FINALLY, FONTAINEBLEAU: The extraordinary journey of Las Vegas’ newest hotel
“Finally!” our driver declared, musing on the opening of The Fontainebleau Las Vegas last week (Dec. 13), echoing the sentiment of many in the city of the long-delayed and much-anticipated sequel to its glamourous Miami Beach counterpart.
The shimmering 67-storey Fontainebleau is now the tallest hotel in southern Nevada’s glittery resort corridor. At $3.7 billion, it’s second in cost to the US$4.3 billion Resorts World International, which opened in June 2021, just a short walk down Las Vegas Boulevard.
Guests were first welcomed at precisely midnight on Thursday morning, following a star-studded, invitation-only grand opening party Wednesday night that was attended by such celebrity guests as Wayne Gretzky, Tom Brady, Kim Kardashian, Sylvester Stallone, and Tommy Hilfiger, amongst many others. Performers included Canadian Paul Anka, Keith Urban, and headliner Justin Timberlake.
The 3,644-room resort’s brand recalls Miami Beach’s 70-year-old iconic namesake, which Fontainebleau Development chairman and CEO Jeffery Soffer’s family acquired in 2005.
But the project in the Mojave Desert has its own lore about starts, stops and changing ownership since work began in 2007.
Soffer lost funding during the Great Recession and walked away from the project in 2009 with the building about 70% complete. Various new owners stepped in, including famous financier Carl Icahn and New York developer Steven Witkoff. The latter announced plans in 2018 to redesign and rename the resort The Drew, but progress stalled again during the pandemic.
Meanwhile, sitting idle, the hulking shell of a building with an incomplete street-front facade was occasionally used by area firefighters for high-rise rescue training.
Soffer and Fontainebleau Development reacquired the project in 2021 and partnered with Koch Real Estate Investments to finance and finish it.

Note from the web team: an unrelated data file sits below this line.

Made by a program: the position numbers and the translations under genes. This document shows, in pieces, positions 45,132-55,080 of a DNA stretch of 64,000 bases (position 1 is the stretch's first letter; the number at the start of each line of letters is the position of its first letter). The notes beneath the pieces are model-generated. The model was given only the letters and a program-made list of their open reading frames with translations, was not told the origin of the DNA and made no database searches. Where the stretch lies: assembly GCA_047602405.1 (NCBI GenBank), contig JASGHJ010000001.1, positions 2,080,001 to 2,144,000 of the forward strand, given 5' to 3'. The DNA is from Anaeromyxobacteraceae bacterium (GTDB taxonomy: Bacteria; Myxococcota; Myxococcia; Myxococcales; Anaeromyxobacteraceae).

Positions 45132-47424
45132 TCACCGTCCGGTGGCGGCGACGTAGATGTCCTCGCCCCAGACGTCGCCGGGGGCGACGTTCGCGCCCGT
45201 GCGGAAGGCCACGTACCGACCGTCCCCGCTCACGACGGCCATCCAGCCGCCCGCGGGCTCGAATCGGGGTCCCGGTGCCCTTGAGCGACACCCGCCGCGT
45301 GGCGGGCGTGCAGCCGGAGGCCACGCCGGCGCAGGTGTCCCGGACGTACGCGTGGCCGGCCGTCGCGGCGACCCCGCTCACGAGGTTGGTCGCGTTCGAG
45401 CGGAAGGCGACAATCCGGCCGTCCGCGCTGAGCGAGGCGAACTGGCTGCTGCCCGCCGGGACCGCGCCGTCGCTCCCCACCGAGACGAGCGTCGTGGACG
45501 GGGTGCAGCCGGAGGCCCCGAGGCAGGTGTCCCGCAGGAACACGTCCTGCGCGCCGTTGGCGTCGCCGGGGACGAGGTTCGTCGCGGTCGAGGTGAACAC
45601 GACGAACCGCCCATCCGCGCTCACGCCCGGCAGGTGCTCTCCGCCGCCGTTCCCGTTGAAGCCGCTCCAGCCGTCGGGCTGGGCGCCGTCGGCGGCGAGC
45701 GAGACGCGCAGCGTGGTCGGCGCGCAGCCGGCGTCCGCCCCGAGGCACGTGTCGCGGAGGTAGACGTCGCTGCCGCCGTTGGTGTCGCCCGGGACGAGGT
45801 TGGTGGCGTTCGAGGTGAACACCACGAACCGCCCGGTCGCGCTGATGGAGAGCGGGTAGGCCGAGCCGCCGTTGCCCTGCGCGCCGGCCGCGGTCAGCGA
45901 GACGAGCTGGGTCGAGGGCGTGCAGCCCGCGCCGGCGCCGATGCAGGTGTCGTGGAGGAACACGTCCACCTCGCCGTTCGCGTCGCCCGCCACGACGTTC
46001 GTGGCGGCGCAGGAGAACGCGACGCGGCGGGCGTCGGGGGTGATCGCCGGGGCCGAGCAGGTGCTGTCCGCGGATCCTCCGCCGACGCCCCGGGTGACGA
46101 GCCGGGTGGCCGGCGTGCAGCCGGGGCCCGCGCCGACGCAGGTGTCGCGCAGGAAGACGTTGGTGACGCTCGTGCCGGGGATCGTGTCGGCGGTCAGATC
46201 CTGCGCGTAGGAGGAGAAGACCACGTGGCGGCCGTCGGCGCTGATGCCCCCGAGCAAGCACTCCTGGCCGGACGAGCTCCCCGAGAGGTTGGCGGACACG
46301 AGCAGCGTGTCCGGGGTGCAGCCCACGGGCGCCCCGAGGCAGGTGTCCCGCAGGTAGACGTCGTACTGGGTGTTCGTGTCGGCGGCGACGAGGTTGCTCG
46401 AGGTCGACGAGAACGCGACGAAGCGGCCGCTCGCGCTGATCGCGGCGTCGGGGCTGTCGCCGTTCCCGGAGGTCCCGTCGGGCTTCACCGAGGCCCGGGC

The expansive property features 1,300 slot machines, 128 gambling tables and a total of 36 first-to-market concepts from acclaimed chefs and restaurateur partners including Evan Funke, Masa Ito, David Grutman, David “Papi” Einhorn, and Alan Yau – as well as world-class shopping, seven pools, lavish spa, and a LIV nightclub.
A bowtie theme, meanwhile, pays is an homage to the standard neckwear of Morris Lapidus, architect of the Miami resort that opened in 1954.
“Art, architecture, and design are key components of our Fontainebleau culture and guest experience,” Brett Mufson, Fontainebleau Development president, said in a statement ahead of the opening.
The structure is the tallest occupiable building in Nevada and second tallest in Las Vegas, behind the nearby Strat tower observation deck at 350 metres. It was built on the 10-hectare site of the El Rancho hotel, which dated to 1948 and was imploded in 2000. Plans to build a British-themed hotel-casino hotel with Tower of London and Buckingham Palace replicas were shelved after the Sept. 11 terrorist attacks.
Fontainebleau is adjacent to the newest section of the Las Vegas Convention Center, and along with Resorts World International, with its trio of hotels (Hilton, Conrad and Crockfords), has revitalized the north end of the Strip in the neighbourhood of Circus Circus. Hotel guests gazing one way will see the Strat tower, and down the Strip in the other direction the brightly lit Sphere concert and entertainment venue that opened in September.
“Bringing Fontainebleau Las Vegas to life has been an extraordinary journey,” concluded Soffer. “Opening a resort of this size and scope is a once-in-a-lifetime experience.”
First published at Travel Industry Today